Photo #1 shows Polletts Cove, as seen from due west off shore. Two rivers, the Blair River and the Polletts Cove River¹, flow through the valley seen here. The Blair River rises in the bogs on the Cape Breton Highlands Plateau; the map shows three tributaries: the western one rises east of Fort Cove, the middle one further east and north in the bogs east of Malcolms Brook, and the eastern one due east of Polletts Cove Mountain. Once down off the plateau, the three join forces and flow to the southwest behind Polletts Cove Mountain; two photos of the Blair River Canyon can be found here (the first two photos in the slide show). The Polletts Cove River rises on the side of North Mountain south of McEvoys Barren just across the line into Victoria County; it is a much longer river and flows first to the southwest and then to the northwest, joined by several tributaries along its course, and carving deep valleys along nearly the entirety of its course; some of the photos later in the previously referenced slide show depict the Polletts Cove River valley and some of its tributaries. The Blair and Polletts Cove Rivers come together behind the beach, perhaps 100 m (330 ft) from the mouth; inland of the beach, the Blair River flows on the north side and the Polletts Cove River on the south side, separated by an alluvial plain barely high enough to hold the rivers in place (and flooding when there is lots of water).²
Photo #2, a telephoto view from off Fort Cove, shows the scene at Polletts Cove as we were nearing it. The haze and the dark threatening grey clouds, remains of the recent squall, were certainly both inauspicious and disheartening. Yet, while these are not the blue sky sparkling photos I had hoped to capture, that I got any usable photos at all came as a pleasant surprise. For the sun did appear and cut through some of the haze, leaving views that are, while hardly picture perfect, perfectly serviceable in seeing what can be seen from off shore. My thanks go to the captain of our boat who, instead of turning around once we got there, delayed off shore for a good half hour, even continuing a short ways down the coast past Polletts Cove, a manœuvre that allowed enough time for the sun to break through and, while it remained capricious, did light up parts of the area in a random fashion.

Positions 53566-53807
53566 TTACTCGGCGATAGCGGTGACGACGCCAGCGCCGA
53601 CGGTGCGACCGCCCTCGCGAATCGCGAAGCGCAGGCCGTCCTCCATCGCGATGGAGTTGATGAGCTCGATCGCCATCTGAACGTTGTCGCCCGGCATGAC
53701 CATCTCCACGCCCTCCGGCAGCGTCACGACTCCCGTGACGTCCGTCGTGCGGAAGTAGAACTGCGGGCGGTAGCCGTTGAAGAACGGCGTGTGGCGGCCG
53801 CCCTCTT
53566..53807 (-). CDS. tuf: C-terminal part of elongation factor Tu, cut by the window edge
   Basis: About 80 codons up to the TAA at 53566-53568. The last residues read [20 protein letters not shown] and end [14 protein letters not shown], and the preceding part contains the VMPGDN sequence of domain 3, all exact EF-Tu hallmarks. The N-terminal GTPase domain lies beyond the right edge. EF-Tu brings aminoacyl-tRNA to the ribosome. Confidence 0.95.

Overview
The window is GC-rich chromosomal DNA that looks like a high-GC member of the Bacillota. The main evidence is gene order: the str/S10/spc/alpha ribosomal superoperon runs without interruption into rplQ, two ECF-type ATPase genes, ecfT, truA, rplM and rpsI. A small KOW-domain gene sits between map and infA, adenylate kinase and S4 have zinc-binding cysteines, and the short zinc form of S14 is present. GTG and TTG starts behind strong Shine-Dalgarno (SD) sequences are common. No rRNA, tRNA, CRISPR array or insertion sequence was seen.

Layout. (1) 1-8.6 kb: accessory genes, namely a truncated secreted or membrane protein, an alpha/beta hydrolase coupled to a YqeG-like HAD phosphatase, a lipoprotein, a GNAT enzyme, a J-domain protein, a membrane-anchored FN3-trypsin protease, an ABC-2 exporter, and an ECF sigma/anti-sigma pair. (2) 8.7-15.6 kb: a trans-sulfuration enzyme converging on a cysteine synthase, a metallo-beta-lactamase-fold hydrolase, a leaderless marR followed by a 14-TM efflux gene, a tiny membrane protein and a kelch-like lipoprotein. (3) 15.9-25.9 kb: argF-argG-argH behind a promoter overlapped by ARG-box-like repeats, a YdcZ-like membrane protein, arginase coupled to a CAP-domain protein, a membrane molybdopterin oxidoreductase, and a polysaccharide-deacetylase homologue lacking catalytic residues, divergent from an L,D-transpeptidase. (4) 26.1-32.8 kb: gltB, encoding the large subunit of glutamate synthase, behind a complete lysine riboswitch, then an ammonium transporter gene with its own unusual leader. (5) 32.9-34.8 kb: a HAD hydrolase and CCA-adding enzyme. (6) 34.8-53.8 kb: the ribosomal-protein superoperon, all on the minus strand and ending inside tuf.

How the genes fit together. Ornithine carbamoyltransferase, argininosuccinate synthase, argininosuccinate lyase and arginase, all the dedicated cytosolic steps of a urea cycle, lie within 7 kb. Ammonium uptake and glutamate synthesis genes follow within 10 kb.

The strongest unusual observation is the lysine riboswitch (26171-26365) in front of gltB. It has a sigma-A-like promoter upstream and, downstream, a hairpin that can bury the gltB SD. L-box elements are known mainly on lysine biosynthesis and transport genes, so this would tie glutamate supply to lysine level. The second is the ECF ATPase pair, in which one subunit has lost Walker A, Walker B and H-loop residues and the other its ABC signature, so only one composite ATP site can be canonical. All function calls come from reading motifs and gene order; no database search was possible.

¹ Some sources call it the Polletts Cove Brook, but the topographical map uses Polletts Cove River.↩
² I have not, of course, seen this with my own eyes, but have instead based this description from the topographical map and from other photos I have seen, e.g., this one and this one by Dave Hope and this one, this one, and this one all from the Panoramio web site.↩
Photo #3 is a telephoto view taken twenty seconds after photo #2, looking further inland at Polletts Cove; already, the gloom of photo #2 is broken by the sun gleaming on the coastal plain at the centre of the photo. The lighting in this photo makes it look as if the waters continue inland, but that is not the case: the beach extends all the way across the right half of the photo and the mouth of the conjoined rivers is just to the right of the rocky point at the centre of the photo.
Photo #4 is also a telephoto view and from much closer at hand; while there is some sun in the valley, the beach area is resolutely in the shade. Lots of driftwood is visible piled up helter-skelter along the beach, intermixed with large stones and some boulders. If you squint carefully, you can see a green structure at the far right of the photo; under magnification, it proves not to be a canoe, but the roof of a green tent, which was taken down while we remained offshore. The slope at the left in the middle distance is not that of “South Foothill”, but of a mountainside on the eastern side of the Blair River. The mouth of the conjoined rivers is at the far left, outside the scope of this photo.
Photo #5, taken three minutes earlier than photo #4, has the area close at hand in the sun, with the background somewhat obscured by haze. Again, the mouth of the conjoined rivers is not visible here, but outside the scope of the photo at the far left. The Blair River, invisible below the green banks at the base of “South Foothill” at the left, turns east behind them and heads off to the east and then northeast behind Polletts Cove Mountain. The Polletts Cove River crosses behind the beach and then goes past the green bank at the right into its valley heading southwest. This area was inhabited until the 1940’s and had its own post office; I assume the dwellings were in the grassy areas or, perhaps, further inland in the valleys.
Photo #6, a moderately wide-angled view taken off “Malcolms Brook Mountain” north of Forth Cove, was a parting shot at the Polletts Cove area taken on the return trip; note also the rock pillars at the left of the photo that stand out fairly well. By now, the skies have improved from the threatening, dark greys of photo #2, although the sun continues to be very selective about what it chooses to shine on. This view shows the mountains along the south shore of the Polletts Cove River, unnamed as usual (and again, just the edges of the Cape Breton Highlands Plateau), across the left half of the photo and the mountains above the coast south of Polletts Cove along the Gulf of St Lawrence, over which the Polletts Cove Trail wends its way.